Abstract

Description: Induced drag is more and more a parameter that is examined for efficiency gains in aircraft design. One common method for induced drag reduction is lengthening wingspan to increase the wing’s aspect ratio. Another involves altering the shape of the wing at the wingtips, typically by using vertical extensions called winglets. In this study, three balsa wood gliders are constructed, keeping lift-generating area, tail and fuselage dimensions, and mass constant. The results of both increasing aspect ratio on the first glider and adding winglets to the second are compared against a third baseline glider. To nullify variations in the launching process, the experimental method uses video software to track the center-of-mass position and orientation of the gliders in flight. This allows data to be exported for analysis and direct calculation of aerodynamic forces and coefficients. Results show that increasing aspect ratio does reduce induced drag, but there is an increase in overall drag caused by the presence of extra frontal area from lengthening the wings. The addition of winglets, however, caused a 35% reduction of induced drag, 20% reduction of overall drag, and a lift-coefficient increase of 28%. Winglets are shown to be the best method for achieving enhanced performance associated with induced drag reduction.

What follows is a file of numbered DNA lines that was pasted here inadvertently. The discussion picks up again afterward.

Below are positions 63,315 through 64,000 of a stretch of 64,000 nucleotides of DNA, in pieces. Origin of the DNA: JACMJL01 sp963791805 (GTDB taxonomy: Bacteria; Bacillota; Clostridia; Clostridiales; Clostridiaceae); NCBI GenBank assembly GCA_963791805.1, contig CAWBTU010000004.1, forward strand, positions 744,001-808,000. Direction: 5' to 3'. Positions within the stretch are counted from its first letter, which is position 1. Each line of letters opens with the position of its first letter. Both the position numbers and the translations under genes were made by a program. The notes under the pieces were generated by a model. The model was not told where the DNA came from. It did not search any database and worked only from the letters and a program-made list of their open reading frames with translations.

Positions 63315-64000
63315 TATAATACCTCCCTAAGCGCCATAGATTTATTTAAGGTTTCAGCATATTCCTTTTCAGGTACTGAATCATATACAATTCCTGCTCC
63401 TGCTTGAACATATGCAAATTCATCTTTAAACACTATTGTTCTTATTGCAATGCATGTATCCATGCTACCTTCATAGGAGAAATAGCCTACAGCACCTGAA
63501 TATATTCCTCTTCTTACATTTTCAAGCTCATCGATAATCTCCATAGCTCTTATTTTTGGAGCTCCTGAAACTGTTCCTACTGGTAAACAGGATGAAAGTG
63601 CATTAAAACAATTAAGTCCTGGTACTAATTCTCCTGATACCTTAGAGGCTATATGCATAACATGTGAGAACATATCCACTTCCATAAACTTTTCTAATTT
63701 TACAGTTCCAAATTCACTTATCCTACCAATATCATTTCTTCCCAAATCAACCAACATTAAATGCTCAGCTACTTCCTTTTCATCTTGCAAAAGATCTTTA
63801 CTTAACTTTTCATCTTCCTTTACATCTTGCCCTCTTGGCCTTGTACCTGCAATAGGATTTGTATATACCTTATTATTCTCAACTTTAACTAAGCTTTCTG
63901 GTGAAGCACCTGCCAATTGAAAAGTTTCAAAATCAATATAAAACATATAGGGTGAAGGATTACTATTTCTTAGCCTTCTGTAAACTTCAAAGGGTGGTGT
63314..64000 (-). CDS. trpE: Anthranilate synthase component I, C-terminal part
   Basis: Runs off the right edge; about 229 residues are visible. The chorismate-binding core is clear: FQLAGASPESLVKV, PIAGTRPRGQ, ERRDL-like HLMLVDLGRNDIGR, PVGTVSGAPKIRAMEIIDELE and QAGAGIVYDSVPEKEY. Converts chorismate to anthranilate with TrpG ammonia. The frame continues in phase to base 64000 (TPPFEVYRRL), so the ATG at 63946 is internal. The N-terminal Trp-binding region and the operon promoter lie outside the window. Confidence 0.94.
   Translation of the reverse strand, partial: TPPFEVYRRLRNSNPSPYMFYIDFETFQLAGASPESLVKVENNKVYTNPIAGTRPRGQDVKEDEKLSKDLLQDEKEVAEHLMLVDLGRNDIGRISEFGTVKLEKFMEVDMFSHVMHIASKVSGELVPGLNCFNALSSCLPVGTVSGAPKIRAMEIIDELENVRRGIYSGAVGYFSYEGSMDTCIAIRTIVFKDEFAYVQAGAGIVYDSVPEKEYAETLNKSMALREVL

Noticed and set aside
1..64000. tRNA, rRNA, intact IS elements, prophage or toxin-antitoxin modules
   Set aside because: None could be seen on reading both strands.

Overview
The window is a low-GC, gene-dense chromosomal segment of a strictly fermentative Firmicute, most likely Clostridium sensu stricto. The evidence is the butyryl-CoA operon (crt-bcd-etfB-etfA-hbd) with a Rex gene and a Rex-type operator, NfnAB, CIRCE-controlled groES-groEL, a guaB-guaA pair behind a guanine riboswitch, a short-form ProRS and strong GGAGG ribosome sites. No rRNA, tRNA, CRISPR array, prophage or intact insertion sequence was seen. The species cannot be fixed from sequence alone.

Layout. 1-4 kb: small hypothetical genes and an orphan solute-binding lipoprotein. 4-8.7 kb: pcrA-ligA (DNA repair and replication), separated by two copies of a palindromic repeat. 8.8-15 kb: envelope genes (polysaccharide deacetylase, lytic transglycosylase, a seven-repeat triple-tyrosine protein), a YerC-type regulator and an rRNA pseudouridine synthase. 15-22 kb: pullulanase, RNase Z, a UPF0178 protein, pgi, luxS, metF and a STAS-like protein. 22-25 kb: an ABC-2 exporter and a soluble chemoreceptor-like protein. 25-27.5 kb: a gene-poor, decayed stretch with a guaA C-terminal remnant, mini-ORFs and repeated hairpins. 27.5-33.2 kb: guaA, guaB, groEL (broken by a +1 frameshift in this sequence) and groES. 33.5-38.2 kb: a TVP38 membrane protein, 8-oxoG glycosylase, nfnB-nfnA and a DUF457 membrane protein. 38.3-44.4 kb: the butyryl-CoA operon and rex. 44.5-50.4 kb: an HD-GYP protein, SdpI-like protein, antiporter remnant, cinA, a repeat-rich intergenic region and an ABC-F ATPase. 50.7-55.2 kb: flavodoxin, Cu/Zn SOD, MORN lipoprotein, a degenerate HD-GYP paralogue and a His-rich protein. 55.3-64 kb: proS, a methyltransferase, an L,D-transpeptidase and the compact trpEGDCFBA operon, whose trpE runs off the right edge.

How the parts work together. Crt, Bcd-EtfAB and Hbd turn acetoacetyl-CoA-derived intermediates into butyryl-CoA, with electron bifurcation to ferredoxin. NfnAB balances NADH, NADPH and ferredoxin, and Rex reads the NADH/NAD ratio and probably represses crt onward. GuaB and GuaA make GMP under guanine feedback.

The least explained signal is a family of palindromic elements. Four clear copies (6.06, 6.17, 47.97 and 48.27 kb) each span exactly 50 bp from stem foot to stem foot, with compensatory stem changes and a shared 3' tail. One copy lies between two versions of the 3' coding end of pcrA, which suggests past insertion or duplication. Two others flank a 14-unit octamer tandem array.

Semester/Year of Award

Spring 2013

Mentor

Jerry D. Cook

Department/Professional Affiliation

Physics and Astronomy

Access Options

Restricted Access Thesis

Degree Name

Honors Scholars

Department

Physics and Astronomy

Share

COinS